The latest Gartner projection that emerging markets will account for more than 31% of worldwide IT spend in 2012 – with over half of that likely to come from the BRIMC (Brazil, Russia, India, Mexico and China) regions – underscores the industry’s growth expectations from the ASEAN, Indian and Middle Eastern regions.
Notwithstanding the recent economic volatility in some of the world’s mature markets, emerging markets have continued to show positive and consistent IT momentum. Estimates around the IT market share of emerging economies have continued to surge on the back of their largely underpenetrated IT markets, thriving small and mid-size businesses and, most importantly, strong growth in vertical industries and consumer markets that can only push up the share of IT spend in overall operating budgets. In a global economy that is more tightly integrated than ever before, emerging markets spell a clear IT opportunity.
North America, by virtue of its traditionally aggressive adoption of technology and more mature global sourcing programmes, will continue to be a large IT market, followed by Europe that continues to be attractive over the long term, despite the current phase of uncertainty. Notably, however, organisations in emerging markets are also beginning to look ever more closely at their business models and technology footprints in their efforts to drive enterprise growth, improve operational efficiencies and effectiveness, rationalise enterprise costs and stay innovative.
In an interconnected world, the underpinnings of competitiveness do not change with national boundaries. Organisations the world over are busy addressing the challenges spawned by dynamic industry and technology changes, driven by the trends of digitalisation, consolidation, consumerisation, globalisation, demographic shifts, government-mandated change and disruptive technologies such as cloud, social computing and virtualisation. They are increasingly looking to leverage the improved efficiency and effectiveness delivered by third-party providers, and are closely examining what activities are core to their business and what should be done from somewhere by someone else. As a result, they are increasingly keen to drive more work and corresponding budget to a global delivery model, expanding the addressable market for traditional outsourcing.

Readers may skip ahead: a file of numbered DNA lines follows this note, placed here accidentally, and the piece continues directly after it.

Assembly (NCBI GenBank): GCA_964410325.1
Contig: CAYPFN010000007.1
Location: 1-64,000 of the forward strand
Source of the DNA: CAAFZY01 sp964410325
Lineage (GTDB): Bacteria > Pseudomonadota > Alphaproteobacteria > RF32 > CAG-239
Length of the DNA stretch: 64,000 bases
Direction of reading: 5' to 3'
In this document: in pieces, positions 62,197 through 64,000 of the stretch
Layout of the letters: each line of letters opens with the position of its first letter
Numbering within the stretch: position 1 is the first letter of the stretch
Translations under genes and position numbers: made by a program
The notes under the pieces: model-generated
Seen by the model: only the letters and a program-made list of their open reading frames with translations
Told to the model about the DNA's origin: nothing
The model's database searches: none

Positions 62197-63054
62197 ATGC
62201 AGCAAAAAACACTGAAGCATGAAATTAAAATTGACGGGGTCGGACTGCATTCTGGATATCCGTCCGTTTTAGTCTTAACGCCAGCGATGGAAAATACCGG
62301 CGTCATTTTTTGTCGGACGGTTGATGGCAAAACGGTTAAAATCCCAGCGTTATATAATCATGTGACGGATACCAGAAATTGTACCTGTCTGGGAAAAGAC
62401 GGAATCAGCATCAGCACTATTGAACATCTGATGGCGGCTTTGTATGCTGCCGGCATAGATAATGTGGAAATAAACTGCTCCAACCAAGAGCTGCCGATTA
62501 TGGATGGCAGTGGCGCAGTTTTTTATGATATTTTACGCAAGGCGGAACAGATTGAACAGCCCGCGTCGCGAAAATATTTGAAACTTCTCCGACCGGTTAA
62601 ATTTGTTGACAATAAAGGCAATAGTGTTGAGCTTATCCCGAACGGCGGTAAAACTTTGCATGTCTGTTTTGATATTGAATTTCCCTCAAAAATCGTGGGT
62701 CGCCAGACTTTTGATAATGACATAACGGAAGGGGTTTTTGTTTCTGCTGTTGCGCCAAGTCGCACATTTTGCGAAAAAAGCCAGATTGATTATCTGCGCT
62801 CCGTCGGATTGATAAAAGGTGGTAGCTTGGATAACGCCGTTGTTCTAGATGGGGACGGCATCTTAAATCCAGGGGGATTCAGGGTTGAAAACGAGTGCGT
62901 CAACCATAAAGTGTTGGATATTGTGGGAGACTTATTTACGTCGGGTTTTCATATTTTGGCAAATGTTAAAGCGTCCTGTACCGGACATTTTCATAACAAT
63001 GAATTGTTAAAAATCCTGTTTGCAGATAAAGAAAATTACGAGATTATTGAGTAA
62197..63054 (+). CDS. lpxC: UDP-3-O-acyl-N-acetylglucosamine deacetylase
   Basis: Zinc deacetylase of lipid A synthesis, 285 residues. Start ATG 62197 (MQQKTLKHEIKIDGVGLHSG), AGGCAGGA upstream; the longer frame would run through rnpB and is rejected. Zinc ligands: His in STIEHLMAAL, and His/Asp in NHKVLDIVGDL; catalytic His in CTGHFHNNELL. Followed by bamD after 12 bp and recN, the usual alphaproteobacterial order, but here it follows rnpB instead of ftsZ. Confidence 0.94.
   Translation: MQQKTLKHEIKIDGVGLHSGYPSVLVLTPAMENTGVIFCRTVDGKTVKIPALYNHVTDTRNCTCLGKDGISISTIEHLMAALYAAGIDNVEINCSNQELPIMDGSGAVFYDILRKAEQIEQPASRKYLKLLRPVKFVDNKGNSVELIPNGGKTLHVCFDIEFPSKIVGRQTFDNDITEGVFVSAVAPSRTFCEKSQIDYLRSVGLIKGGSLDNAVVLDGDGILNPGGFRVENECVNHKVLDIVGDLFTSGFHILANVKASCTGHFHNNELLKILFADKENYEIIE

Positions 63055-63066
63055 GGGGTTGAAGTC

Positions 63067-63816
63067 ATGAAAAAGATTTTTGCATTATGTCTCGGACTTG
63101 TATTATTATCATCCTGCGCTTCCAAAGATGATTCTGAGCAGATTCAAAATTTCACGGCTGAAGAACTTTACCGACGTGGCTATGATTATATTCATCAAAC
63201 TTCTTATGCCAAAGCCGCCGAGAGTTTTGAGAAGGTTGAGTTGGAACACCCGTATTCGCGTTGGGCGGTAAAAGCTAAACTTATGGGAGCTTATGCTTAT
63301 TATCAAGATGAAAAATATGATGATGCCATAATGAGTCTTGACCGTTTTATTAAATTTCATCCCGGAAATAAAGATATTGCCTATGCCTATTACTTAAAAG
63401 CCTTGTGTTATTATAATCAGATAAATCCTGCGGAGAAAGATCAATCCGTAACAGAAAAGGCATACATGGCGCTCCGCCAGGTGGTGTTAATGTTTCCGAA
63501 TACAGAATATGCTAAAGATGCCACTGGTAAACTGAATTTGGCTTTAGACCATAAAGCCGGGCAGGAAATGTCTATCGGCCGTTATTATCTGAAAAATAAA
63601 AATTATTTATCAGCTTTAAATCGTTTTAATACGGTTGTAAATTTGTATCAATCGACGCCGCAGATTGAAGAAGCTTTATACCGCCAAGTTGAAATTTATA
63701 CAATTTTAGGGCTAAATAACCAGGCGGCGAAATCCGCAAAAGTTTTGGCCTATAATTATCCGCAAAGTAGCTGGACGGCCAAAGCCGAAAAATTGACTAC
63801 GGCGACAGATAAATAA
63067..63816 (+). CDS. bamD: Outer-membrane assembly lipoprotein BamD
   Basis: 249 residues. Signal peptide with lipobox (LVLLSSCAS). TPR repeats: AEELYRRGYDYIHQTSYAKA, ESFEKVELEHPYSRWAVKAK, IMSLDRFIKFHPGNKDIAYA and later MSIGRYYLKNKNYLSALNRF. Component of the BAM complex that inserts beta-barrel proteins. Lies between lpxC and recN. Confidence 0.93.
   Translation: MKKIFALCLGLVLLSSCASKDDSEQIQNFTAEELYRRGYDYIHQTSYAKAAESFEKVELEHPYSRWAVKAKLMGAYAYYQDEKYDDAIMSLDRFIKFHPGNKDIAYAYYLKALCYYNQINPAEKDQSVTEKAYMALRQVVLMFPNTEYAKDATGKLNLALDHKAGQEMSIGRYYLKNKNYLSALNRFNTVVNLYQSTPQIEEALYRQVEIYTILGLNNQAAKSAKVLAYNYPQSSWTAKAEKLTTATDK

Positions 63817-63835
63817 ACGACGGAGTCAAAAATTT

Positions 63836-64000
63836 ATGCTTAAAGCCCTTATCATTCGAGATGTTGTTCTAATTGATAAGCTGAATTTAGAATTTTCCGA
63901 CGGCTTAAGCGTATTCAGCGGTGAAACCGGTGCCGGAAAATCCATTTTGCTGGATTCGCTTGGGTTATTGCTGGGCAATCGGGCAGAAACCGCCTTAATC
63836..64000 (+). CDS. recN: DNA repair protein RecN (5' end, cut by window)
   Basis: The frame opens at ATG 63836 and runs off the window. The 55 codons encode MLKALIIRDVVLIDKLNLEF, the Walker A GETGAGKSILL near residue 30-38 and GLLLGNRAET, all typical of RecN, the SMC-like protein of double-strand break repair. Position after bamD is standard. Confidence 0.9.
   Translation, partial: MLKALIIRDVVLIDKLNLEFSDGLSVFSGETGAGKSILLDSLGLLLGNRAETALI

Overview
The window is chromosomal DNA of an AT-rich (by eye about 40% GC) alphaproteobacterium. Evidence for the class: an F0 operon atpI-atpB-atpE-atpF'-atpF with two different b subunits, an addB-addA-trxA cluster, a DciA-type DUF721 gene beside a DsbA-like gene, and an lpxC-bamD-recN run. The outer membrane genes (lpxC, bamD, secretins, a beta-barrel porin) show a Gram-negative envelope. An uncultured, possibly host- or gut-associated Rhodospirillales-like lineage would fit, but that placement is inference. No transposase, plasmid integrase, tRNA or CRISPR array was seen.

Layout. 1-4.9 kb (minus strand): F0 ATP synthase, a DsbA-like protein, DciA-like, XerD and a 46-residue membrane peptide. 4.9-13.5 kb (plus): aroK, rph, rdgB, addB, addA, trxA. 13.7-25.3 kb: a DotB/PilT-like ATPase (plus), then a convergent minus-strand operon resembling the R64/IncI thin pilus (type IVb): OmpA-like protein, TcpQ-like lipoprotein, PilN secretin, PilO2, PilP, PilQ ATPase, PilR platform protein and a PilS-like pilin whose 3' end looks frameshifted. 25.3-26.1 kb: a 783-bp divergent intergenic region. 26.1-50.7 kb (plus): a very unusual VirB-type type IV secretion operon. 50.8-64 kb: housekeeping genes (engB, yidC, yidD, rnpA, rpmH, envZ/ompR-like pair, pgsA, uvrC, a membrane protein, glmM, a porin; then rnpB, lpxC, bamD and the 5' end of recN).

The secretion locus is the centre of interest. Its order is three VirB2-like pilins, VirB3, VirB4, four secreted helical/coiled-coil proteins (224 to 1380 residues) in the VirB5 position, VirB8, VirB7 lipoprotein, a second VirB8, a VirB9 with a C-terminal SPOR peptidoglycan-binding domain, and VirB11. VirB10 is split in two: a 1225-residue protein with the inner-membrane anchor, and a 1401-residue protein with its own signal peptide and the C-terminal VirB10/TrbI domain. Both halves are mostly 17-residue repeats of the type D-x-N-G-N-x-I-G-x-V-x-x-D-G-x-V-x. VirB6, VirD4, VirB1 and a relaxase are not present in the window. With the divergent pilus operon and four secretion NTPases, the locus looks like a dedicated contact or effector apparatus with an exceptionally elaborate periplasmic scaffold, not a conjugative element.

At the same time, emerging markets are also different from the developed markets in several ways. For one, IT heritage isn’t too daunting a consideration for most organisations in these regions. And the relatively fewer legacy systems that do exist can readily make way for the latest technologies. The absence of precedents can also be a great motivator for quantum change. It is therefore hardly surprising that technology priorities in these regions have very quickly come to revolve around cloud computing, mobile technologies, enterprise analytics and social computing.
Technology headways, ranging from low-cost tablets to mobile computing, are not only helping bridge the digital divide, but also opening up newer — and more effective — means of delivering a broader range of services with superior business results, engaging customers and boosting productivity through greater collaboration. For example, as the prices of tablets fall, tier-one banks in markets such as Asia, Africa and the Middle East have the opportunity to further expand their online and mobile banking offerings. Likewise, retailers can provide a more personalised customer experience by leveraging mobile computing. In many emerging markets, governments and the public sector make for a significant IT opportunity waiting to be tapped.
To fully realise the promise of emerging markets, companies need to focus on demand-based fine-tuning of their portfolio of markets, enhancing profitability through a selective and strategic approach to new geographies, realigning service offerings with the fast-evolving market potential of these geographies, understanding the regulatory environment and allocating appropriate resources. Success in these markets, like elsewhere, requires that service providers make the investments, build the capabilities and execute successfully to help clients cope with global industry shifts, espouse globalised business models and re-architect their organisations to appeal to a new generation of consumers and employees.
This was first published in May 2012